Change 2001 to 2009

There was some variation across institutions, of course. Generally speaking, pay increases were slightly higher at large institutions, and were definitely larger the further west one goes. But there was no university where the increase in salary was less than the increase in the national average wage. To put it another way, it’s a perfect Lake Wobegon situation, in that all professors are above-average.

Above-average, but not table-topping. Academics didn’t fare quite as well over the last decade as people from the “forestry, fishing, mining oil and gas category” – miners in particular have made out like bandits since about 2004. But they did fare substantially better than some other employment categories against which they might plausibly be measured: Finance/Real Estate (37%), Educational Services (27%) and especially Professional, Scientific & Technical (3%) (curious what STEM advocates have to say about that last one? Me too).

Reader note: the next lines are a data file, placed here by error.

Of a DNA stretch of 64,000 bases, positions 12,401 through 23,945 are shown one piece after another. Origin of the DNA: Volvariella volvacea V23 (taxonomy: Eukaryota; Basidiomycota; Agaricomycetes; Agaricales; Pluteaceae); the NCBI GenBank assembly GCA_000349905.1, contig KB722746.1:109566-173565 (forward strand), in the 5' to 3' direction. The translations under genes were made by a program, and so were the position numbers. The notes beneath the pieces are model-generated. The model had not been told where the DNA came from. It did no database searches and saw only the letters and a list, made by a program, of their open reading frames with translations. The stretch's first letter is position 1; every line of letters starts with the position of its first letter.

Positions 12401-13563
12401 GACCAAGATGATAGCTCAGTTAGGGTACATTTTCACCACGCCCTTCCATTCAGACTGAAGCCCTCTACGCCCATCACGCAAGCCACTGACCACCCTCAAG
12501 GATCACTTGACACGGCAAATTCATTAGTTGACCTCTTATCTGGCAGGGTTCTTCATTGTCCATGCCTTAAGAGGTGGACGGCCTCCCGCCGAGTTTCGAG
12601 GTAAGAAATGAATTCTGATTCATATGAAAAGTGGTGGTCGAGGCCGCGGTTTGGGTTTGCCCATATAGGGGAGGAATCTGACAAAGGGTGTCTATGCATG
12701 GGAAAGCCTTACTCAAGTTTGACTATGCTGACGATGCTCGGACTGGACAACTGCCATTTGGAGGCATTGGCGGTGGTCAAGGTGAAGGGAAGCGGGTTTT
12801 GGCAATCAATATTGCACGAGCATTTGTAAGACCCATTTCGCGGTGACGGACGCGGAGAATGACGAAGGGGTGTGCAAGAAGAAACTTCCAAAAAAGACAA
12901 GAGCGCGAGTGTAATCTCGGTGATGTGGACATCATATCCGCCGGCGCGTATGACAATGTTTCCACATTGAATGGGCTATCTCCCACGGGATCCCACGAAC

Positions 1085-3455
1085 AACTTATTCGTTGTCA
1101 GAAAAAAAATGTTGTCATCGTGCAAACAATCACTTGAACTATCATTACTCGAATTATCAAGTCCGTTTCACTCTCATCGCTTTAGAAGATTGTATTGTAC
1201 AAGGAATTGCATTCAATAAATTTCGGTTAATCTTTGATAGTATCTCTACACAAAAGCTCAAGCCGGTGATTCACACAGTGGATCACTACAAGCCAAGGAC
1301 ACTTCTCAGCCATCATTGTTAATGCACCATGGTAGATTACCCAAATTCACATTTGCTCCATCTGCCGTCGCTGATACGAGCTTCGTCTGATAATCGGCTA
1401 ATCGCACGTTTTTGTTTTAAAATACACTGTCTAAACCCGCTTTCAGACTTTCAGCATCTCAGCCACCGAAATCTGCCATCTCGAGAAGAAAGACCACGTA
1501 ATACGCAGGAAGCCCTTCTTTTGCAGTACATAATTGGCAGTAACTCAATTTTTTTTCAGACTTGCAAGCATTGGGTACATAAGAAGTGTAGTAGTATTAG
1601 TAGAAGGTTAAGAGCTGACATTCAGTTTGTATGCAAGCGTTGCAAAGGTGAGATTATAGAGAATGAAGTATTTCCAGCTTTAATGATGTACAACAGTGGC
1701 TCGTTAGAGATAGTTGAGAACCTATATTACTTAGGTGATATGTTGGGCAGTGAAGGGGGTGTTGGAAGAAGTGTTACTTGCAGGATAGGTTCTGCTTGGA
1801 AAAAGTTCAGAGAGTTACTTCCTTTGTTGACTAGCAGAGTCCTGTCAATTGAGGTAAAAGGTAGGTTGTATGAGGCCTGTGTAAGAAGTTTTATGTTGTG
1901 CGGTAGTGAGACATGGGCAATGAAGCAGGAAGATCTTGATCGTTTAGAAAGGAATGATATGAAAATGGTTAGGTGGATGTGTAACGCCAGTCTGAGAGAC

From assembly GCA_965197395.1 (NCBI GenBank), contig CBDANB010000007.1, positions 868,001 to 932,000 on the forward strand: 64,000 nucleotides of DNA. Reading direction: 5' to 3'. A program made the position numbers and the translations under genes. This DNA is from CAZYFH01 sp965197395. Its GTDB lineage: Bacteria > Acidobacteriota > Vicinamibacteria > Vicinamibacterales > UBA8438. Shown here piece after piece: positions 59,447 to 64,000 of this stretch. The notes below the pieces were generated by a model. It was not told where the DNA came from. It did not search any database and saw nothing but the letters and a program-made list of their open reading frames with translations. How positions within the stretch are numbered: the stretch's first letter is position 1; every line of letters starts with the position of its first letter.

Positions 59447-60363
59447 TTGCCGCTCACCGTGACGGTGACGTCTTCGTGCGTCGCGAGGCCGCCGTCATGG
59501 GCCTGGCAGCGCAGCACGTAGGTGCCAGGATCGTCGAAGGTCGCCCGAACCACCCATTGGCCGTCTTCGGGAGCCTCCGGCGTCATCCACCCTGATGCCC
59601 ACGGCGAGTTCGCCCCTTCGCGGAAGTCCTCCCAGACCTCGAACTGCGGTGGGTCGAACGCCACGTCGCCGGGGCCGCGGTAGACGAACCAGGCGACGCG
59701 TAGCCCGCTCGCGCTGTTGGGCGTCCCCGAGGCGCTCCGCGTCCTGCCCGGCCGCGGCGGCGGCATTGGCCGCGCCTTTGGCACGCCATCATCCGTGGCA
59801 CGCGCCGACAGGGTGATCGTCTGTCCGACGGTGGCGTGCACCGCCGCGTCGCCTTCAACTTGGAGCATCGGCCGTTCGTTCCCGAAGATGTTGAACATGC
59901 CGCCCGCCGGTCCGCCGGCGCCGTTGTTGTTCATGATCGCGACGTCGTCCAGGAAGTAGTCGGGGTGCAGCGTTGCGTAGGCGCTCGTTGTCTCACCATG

Increase in Average Nominal Earnings, by Occupation Sector, 2001 to 2009

(If you’re wondering how academics as a whole can be up 42% when every individual rank is up by more than that – it’s a composition issue. Proportionately, there are a lot more junior rank professors than there used to be, and that drags the average down.)

Now the obvious retort here is that by using the lens of a decade, I’m distorting the longer-term picture. To a considerable extent, the rapid rises of last decade were a reaction to the 1990s, when academic salaries rose by slightly less than inflation. That’s somewhat persuasive if you’re comparing academic salaries to inflation – less so to average wages, which also took a beating in the 1990s.